Now that Libelium can collect data everywhere from its environment, infrastructures and businesses, a new ecosystem of business opportunities has evolved around its storage, analysis and accessibility. Libelium believes that the new Internet of Things requires an open platform capable of dealing with different technologies, communication protocols and sensor databases. That’s why the company released Waspmote as the first Wireless Sensor Network platform to be open source, horizontal, modular and accessible. Now developers can easily design and deploy sensor applications on top, with minimum time to market.
Since Waspmote’s release, more than 2,000 developers have joined Libelium’s sensor platform, constituting a very active worldwide R & D community. And Waspmote has proven its versatility, and adapted to a host of different applications. Since its release in 2010, Waspmote has been attached to koalas to measure their stress levels; it’s been used to detect radiation levels, to monitor the H2O cycle in vineyards, to power smart parking solutions – all of those applications have deployed with the same platform, just changing the sensors.
For system integrators delivering Smart Cities solutions, Libelium is the wireless sensor platform provider that delivers easy-to-program, modular, open source and low power consuming devices. The Waspmote platform allows system integrators to be in any vertical with minimum time to market, and to integrate easily into third-party systems.
In 2008, the number of “things” connected to the Internet surpassed the number of people on the planet. Forward-looking predictions are exponential, and it is expected that by 2020 there will be over 50 billion connected objects.
According to ABI Research, the global market for technologies that feed into and support Smart City programs and projects are expected to grow on a global basis from $8 billion in 2010 to $39 billion in 2016, accounting for $116 billion in cumulative spending during that period.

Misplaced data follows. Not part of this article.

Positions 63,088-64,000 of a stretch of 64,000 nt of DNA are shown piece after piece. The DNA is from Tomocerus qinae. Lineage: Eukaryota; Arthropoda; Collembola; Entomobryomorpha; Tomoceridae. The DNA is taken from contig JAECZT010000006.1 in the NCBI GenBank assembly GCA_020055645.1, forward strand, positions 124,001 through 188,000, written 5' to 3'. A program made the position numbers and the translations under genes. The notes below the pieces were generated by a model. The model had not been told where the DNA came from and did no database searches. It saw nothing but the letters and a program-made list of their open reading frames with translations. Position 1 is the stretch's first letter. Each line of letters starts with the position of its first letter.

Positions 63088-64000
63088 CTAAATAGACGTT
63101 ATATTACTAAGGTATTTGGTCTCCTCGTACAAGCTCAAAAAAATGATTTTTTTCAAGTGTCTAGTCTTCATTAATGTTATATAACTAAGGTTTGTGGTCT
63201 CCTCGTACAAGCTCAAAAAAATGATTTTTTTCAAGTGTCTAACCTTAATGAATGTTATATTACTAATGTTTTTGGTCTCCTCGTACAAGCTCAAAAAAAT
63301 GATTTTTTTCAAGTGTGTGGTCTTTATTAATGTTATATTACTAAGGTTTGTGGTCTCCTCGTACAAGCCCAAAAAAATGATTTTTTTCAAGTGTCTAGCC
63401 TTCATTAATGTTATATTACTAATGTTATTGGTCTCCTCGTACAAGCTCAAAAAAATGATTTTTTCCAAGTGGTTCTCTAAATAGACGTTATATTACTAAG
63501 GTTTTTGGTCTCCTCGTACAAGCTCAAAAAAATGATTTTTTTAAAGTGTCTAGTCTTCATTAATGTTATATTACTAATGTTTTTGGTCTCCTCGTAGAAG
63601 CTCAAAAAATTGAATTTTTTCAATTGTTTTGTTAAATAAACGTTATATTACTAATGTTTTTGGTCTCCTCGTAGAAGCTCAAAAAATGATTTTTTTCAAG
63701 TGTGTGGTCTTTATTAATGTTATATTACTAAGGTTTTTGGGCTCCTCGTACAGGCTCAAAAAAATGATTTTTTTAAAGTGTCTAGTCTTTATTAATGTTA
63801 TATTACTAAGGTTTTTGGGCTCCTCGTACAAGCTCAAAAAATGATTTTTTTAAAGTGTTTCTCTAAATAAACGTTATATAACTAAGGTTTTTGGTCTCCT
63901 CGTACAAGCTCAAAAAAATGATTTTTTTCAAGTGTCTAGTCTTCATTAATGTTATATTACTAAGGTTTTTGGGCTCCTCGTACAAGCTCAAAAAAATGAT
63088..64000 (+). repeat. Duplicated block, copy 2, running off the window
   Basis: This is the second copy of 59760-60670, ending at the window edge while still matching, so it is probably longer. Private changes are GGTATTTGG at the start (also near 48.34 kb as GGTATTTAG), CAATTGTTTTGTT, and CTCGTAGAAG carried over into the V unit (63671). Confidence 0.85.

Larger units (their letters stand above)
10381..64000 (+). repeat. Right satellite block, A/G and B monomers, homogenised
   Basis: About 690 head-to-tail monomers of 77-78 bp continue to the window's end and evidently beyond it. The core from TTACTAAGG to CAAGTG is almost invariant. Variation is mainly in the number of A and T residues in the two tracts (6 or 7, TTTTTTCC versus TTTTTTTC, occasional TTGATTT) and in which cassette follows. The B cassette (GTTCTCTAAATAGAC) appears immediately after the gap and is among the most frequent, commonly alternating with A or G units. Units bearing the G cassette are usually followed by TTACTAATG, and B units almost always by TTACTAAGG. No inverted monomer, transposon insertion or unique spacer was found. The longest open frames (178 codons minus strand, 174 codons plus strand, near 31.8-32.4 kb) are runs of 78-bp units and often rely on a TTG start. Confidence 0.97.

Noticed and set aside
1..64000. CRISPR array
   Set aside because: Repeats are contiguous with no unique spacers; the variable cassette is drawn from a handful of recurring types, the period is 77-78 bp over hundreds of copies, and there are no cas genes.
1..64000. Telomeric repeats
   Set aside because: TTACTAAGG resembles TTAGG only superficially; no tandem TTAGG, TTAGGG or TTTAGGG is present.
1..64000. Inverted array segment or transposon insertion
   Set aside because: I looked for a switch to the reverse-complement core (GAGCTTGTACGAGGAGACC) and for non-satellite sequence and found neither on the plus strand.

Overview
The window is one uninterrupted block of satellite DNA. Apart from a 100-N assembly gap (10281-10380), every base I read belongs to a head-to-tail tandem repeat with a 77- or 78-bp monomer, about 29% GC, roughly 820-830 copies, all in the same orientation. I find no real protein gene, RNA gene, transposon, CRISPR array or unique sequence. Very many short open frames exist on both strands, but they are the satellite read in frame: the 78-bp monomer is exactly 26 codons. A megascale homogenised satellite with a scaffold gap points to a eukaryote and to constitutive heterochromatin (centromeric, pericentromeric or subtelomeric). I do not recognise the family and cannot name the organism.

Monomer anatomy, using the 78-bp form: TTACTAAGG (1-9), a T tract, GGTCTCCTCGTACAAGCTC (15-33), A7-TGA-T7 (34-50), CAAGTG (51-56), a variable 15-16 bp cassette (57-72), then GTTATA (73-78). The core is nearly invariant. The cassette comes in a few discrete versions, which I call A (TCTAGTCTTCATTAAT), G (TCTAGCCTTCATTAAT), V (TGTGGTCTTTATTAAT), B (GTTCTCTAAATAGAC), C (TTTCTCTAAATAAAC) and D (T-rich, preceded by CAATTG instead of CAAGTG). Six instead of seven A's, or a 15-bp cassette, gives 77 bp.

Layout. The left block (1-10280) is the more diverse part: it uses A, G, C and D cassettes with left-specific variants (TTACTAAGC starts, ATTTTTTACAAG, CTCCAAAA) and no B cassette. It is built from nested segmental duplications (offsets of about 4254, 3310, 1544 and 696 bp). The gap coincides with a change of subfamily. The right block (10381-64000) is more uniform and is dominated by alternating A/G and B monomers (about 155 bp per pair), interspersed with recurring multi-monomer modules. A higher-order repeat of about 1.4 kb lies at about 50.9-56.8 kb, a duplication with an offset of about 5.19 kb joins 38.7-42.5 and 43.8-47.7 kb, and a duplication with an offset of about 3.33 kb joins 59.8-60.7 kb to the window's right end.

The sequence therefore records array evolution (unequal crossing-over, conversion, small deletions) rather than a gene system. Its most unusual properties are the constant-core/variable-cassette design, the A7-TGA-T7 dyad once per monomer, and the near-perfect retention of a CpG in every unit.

Pike Research forecasts that technology investment in Smart Cities will reach $10 billion by 2015 and exceed $108 billion by 2020.
In the context of the Internet of Things, Smart Cities are an important target segment for Libelium, both in Europe and North America. Parking and Transport are high value applications as are the sectors of environment (with air pollution, forest fire detection, landslide and avalanche prevention, pre-earthquake detection) and agriculture.
The company’s horizontal approach allows Libelium to partner with customers such as large system integrators, like IBM, and carriers like Telefonica, for many different kinds of projects.
Libelium generates between $2 million to $5 million Euros (~$2,613,000 to $5, 533,000) in revenue, and is cash flow positive. Unlike typical R & D companies, the company is obsessed with sustainability and about making money from selling rather than raising money from investors.
While Libelium is based in Spain, 80% of its revenue comes from outside Spain. The lion’s share of comes from a dozen of countries, in this order: Australia, U.S., Italy, New Zealand, U.K., Mexico, India, Saudi Arabia, South Africa, Greece, France and Malaysia. At present, 65% of Libleium’s customers are companies, and 35% are university research centers.
Pricing ranges from $100 to $300 per device – a solution that includes up to 1,000 nodes can range from $250,000 to $600,000. Different projects include various devices, programming and services.
Libelium was bootstrapped right from the start. To finance the company at the beginning, the founders had to bring together 3,000 Euros (~$3,900)—the minimum legal amount to establish the company.
The founders are committed to building the business and plan to seek investment from the U.S. The ideal investor would bring “smart money”—an investor who brings new ideas and the experience the company needs to reach new sectors of the market.
Libelium’s plans for 2013 include opening offices in the U.S. and reinforcing its position in Europe.
The co-founders we are responsible for Libelium, and love it. Still, they don’t want to be the ones who limit it, so if the company needs help or the founders find they need new investors to grow, they’ll do that.
This segment is a part in the series : The 1M/1M Deal Radar 2012